‘Lighten up’ a small space to save energy, improve look


    A dark or small living space can be made to appear larger by “lightening up,” saving energy in the process, a design expert explained.

    Interior design and decorating expert Jillian Cariola said that favoring lighter colors, opening as much space as possible within rooms, and even moving lamps to different locations not only improves the appearance of a home, it can help save money by improving ventilation and using more natural light.

    “You are not only making your home appear happier and more welcoming but you are also creating the illusion that it is bigger than it seems, an advantage for those who live in small spaces,” by improving the lighting, Cariola said. “It also lessens your use of artificial lighting, which saves energy and money.”

    For people who have the funds and own their own homes, renovations such as removing interior walls – provided they are not structurally necessary load-bearing walls – or creating new windows are other ways to brighten a space and improve airflow, but for those who do not have those options, Cariola offered a number of design tips.

    The most effective change is to repaint walls and ceilings with light colors. Cariola stressed that the ceiling should not be overlooked. “Dark beams makes a ceiling look like it is positioned too close to the floor, so be sure to paint them as well,” she said.

    Likewise, she suggested that the popular trend of using wood flooring also makes a room look small.

    “Many design experts will tell you to ditch the carpet and embrace beautiful hardwood flooring, but dark staining makes a room look small and cramped. Either refinish the dark wood or cover it up with a light-colored area rug,” she suggested.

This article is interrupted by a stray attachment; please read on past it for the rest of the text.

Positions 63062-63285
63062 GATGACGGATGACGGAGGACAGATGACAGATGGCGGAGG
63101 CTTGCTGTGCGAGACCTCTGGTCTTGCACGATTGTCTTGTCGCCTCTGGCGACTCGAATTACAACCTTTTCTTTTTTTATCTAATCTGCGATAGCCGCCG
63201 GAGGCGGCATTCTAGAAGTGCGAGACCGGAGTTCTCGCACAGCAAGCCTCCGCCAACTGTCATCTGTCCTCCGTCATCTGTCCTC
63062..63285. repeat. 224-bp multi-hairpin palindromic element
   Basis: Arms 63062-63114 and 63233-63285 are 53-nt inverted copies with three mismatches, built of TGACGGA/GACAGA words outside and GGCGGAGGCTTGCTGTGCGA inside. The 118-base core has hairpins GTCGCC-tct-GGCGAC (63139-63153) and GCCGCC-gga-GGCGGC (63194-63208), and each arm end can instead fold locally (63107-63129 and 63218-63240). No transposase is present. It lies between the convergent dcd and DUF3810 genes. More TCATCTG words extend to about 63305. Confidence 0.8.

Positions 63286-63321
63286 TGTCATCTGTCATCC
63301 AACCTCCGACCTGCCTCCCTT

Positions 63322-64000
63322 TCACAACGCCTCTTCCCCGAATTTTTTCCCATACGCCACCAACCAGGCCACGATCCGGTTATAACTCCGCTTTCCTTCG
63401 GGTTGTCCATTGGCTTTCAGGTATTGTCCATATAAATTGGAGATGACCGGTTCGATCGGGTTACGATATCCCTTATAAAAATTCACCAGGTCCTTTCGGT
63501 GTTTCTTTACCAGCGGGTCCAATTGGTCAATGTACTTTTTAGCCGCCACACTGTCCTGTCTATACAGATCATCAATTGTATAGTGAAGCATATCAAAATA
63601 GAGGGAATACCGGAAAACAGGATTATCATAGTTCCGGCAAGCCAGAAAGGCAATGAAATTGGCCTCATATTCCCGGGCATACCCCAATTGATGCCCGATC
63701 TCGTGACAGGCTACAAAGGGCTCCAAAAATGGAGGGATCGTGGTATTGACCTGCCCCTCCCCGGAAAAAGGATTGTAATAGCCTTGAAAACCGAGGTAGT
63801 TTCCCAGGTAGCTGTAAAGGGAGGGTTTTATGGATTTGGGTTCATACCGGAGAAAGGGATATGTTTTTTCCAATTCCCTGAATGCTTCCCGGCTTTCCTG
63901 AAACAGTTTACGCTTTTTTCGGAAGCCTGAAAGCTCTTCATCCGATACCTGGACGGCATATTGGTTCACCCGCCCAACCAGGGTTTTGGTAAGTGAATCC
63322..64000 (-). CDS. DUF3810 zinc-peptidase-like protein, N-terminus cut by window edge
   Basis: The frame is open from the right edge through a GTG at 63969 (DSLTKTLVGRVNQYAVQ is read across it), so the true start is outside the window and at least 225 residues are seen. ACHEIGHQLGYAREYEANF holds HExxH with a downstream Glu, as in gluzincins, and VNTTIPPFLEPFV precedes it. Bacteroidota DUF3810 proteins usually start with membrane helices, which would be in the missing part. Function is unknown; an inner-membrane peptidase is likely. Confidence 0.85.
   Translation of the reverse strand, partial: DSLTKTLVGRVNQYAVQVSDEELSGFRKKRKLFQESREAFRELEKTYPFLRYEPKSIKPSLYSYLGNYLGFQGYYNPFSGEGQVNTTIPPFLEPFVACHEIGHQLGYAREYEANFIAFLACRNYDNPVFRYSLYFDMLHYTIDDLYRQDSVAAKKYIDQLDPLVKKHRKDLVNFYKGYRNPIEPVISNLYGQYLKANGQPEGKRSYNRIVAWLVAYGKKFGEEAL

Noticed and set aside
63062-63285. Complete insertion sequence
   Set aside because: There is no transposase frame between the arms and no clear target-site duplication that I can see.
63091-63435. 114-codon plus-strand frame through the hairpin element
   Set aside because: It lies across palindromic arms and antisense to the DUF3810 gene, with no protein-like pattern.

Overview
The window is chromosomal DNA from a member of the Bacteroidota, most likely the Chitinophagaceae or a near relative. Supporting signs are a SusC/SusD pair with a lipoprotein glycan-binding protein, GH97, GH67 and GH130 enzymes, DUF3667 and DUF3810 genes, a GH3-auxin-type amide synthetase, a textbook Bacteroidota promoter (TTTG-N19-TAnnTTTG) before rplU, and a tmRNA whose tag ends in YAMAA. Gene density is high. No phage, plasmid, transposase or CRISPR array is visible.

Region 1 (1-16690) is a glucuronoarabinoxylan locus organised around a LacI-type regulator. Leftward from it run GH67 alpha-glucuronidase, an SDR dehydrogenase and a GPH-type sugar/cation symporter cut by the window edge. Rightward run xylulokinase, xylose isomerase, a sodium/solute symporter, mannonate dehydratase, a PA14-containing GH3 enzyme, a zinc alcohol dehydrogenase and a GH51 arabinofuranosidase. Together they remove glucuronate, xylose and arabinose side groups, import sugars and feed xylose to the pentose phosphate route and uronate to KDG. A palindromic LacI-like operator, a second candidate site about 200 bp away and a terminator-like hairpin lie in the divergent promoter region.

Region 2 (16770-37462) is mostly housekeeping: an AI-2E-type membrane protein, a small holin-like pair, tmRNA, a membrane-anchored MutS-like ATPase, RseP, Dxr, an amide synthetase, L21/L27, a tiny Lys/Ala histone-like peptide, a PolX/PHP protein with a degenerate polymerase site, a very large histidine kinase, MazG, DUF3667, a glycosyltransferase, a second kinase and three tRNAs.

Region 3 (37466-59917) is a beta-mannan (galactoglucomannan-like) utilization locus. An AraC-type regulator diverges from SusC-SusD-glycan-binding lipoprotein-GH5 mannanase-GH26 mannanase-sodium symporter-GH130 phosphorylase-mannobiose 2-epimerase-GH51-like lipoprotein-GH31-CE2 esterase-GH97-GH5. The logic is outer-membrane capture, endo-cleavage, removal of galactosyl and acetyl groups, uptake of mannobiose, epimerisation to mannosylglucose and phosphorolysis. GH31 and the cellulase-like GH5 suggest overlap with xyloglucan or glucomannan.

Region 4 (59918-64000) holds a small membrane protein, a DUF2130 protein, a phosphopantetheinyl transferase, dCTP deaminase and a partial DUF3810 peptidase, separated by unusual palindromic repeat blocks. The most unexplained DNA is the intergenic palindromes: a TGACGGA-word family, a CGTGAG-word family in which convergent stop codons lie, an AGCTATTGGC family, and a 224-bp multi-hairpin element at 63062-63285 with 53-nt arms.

Likewise, choosing lighter-colored, less bulky furniture makes a room seem more open. “Use furniture that allows you to see the floor underneath, open shelves, and glass or acrylic tables,” Cariola said.

    She also cautioned against blocking natural light with furnishings or large accent pieces. “Move any and all furniture pieces away from windows. Also, avoid decorating windowsills with large vases, figurines, and the like, or keep the sills bare altogether,” she explained.

    Other tips that do not require renovation to the room’s structure include using sheer curtains or other window treatments such as Venetian blinds, and mounting mirrors on walls, particularly in locations where mirrors can be hung on opposite walls or at right-angles to each other.

    In addition, using shiny decorative accents such as picture frames, doorknobs, and handles on drawers or cabinet doors can also make the room appear brighter, Cariola said. She also recommended locating lamps next to walls or in corners to use the reflection of the light-colored wall to increase lighting. Changing to more energy-efficient and brighter LED bulbs also increases the light while reducing electricity use.

    Finally, Cariola made a gentle suggestion to “clean and de-clutter” the space. “How long has it been since you cleaned the glass panes of your windows and doors? You might be surprised how much brighter your home will look once dirt and grime has been wiped off and more light gets through,” she said, also suggesting that unused items be discarded or packed away, to avoid taking up space.


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